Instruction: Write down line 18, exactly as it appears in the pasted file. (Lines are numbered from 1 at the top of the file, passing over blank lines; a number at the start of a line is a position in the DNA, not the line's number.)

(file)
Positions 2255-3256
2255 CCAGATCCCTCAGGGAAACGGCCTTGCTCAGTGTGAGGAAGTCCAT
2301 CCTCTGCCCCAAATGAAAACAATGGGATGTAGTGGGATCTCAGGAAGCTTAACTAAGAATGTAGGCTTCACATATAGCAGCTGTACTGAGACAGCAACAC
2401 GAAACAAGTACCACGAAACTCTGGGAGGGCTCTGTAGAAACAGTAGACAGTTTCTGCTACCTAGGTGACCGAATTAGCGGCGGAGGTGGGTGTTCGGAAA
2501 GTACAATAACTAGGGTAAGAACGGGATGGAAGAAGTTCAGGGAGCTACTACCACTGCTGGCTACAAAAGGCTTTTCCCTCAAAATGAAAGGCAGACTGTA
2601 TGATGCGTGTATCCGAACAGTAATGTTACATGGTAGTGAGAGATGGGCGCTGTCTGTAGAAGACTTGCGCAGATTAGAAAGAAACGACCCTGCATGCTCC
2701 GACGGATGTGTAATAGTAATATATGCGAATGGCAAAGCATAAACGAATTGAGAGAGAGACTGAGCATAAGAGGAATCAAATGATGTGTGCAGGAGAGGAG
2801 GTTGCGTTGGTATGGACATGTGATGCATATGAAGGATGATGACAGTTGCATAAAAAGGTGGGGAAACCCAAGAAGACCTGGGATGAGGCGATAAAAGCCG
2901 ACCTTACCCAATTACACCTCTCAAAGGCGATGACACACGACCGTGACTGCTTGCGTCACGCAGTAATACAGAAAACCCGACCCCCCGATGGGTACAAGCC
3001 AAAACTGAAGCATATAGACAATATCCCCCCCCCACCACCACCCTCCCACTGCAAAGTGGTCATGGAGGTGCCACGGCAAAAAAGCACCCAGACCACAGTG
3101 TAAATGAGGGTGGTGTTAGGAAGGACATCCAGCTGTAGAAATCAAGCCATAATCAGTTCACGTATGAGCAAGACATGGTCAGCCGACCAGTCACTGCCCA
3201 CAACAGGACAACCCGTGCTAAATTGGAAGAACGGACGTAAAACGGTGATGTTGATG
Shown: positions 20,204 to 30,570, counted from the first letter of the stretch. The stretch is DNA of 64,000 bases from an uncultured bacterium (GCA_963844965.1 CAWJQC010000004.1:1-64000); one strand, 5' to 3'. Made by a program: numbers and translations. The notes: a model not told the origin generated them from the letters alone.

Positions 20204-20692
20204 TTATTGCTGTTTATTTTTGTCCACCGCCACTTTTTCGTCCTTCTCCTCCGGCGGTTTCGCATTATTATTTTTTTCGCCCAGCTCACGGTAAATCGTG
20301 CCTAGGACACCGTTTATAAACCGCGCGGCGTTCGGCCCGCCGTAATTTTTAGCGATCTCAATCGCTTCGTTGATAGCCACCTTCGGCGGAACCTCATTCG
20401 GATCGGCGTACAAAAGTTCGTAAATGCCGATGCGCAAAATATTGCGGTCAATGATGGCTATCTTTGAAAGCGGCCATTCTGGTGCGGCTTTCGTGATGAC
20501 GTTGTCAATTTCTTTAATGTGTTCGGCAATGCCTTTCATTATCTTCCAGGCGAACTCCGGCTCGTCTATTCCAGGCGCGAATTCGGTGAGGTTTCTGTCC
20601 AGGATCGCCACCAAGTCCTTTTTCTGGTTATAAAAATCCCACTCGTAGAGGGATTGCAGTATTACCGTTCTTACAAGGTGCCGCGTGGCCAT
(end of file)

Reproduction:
20501 GTTGTCAATTTCTTTAATGTGTTCGGCAATGCCTTTCATTATCTTCCAGGCGAACTCCGGCTCGTCTATTCCAGGCGCGAATTCGGTGAGGTTTCTGTCC